The first non-stop commercial airline flight from New York to Sydney has landed after 19 hours 16 minutes in the air.
A total of 49 passengers and crew were on the flight, which was used to run a series of experiments to assess health and well-being onboard. Data from these experiments will be used help shape the crew rostering and customer service of Qantas’ ultra long haul flights in future – including Project Sunrise.
Tests ranged from monitoring pilot brain waves, melatonin levels and alertness, through to exercise classes for passengers.
Cabin lighting and in-flight meals were also adjusted in ways that are expected to help reduce jetlag, according to the medical researchers and scientists who have partnered with Qantas.
Arriving in Sydney, Qantas Group CEO Alan Joyce said: “Our regular, one-stop New York to Sydney service (QF12) took off three hours before our direct flight but we arrived a few minutes ahead of it, meaning we saved a significant amount of total travel time by not having to stop,”.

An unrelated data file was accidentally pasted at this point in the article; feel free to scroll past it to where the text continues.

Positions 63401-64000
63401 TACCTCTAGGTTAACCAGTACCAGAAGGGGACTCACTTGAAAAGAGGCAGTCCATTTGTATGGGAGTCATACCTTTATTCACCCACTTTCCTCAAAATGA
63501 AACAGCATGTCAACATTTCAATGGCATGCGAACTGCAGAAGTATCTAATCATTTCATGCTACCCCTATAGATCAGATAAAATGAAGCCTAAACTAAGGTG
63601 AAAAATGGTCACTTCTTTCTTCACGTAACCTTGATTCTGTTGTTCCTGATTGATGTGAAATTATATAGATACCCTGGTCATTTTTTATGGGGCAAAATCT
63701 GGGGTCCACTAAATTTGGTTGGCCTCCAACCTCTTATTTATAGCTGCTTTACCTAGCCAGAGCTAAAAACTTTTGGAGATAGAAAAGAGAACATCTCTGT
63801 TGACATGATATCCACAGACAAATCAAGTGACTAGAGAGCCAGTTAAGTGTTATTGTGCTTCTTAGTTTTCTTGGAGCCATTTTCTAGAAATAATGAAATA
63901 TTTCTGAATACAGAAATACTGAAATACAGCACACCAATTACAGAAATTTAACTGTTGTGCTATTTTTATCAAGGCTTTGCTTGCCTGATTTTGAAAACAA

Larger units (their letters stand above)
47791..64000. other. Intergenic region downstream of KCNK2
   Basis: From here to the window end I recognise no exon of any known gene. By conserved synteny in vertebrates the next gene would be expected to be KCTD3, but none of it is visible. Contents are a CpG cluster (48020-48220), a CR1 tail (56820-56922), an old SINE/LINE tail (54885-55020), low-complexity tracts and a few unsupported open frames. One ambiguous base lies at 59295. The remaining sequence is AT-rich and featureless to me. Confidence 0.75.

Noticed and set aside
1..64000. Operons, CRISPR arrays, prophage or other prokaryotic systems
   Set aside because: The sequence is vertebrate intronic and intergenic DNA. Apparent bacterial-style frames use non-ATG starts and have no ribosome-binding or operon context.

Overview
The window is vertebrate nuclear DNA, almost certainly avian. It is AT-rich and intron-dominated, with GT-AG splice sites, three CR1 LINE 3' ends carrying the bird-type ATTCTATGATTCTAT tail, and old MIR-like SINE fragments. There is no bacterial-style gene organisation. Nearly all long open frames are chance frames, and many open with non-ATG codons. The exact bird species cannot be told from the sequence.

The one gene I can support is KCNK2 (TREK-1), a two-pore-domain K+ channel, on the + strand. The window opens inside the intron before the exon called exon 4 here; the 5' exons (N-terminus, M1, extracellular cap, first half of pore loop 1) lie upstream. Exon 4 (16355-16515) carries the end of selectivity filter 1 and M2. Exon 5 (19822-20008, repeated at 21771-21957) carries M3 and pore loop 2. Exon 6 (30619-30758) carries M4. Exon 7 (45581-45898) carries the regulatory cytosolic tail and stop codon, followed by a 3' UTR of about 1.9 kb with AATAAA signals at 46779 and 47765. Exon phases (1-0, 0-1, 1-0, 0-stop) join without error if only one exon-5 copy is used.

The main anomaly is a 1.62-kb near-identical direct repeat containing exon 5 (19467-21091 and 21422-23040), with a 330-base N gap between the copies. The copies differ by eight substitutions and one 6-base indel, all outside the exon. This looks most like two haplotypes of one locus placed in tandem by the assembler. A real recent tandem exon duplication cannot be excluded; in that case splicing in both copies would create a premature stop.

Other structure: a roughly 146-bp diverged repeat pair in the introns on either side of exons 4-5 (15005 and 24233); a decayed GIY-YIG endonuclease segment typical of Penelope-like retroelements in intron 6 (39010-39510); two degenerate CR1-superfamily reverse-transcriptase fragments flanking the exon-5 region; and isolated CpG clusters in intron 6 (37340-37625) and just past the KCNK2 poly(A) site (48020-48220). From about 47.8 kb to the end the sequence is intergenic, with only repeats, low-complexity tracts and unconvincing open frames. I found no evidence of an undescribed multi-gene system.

Qantas Captain Sean Golding, who led the four pilots operating the service, said: “The flight went really smoothly. Headwinds picked up overnight, which slowed us down to start with, but that was part of our scenario planning. Given how long we were airborne, we were able to keep optimising the flight path to make the best of the conditions.
Two more research flights are planned as part of the Project Sunrise evaluations – London to Sydney in November and another New York to Sydney in December.
A decision on Project Sunrise is expected by the end of the year.